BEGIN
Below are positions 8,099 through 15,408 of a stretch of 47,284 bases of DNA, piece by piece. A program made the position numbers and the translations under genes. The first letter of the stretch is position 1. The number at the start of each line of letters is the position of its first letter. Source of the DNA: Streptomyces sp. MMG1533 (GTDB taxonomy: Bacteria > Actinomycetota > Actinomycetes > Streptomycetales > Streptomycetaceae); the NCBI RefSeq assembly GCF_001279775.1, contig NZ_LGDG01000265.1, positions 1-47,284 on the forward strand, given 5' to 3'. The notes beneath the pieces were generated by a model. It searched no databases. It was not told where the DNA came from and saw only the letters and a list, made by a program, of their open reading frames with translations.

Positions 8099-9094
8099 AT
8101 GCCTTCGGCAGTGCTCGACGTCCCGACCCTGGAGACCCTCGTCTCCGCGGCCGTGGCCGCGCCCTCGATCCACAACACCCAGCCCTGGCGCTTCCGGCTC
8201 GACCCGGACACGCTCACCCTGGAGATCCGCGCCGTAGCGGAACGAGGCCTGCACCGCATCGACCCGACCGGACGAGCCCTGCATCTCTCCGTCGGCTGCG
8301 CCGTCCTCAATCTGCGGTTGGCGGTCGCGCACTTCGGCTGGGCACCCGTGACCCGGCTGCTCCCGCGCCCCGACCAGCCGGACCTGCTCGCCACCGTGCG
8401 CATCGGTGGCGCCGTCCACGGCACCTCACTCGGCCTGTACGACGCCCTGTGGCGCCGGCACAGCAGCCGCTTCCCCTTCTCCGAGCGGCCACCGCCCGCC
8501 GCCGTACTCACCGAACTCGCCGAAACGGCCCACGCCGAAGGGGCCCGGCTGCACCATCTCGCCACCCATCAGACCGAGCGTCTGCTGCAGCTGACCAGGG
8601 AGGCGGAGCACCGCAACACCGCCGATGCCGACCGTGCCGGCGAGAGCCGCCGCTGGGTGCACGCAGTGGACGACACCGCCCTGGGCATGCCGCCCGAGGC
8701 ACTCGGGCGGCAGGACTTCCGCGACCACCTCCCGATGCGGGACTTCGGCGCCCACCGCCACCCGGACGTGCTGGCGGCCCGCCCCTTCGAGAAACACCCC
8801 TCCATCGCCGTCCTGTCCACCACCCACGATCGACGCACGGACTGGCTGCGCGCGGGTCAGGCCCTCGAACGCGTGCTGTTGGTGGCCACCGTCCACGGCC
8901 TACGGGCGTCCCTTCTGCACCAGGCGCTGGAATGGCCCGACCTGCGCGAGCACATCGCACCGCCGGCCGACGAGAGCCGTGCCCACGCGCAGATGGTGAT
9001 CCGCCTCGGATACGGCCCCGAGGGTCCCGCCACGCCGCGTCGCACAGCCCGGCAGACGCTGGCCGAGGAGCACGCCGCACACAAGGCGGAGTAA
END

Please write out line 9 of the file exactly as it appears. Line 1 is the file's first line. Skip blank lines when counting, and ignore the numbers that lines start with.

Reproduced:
8601 AGGCGGAGCACCGCAACACCGCCGATGCCGACCGTGCCGGCGAGAGCCGCCGCTGGGTGCACGCAGTGGACGACACCGCCCTGGGCATGCCGCCCGAGGC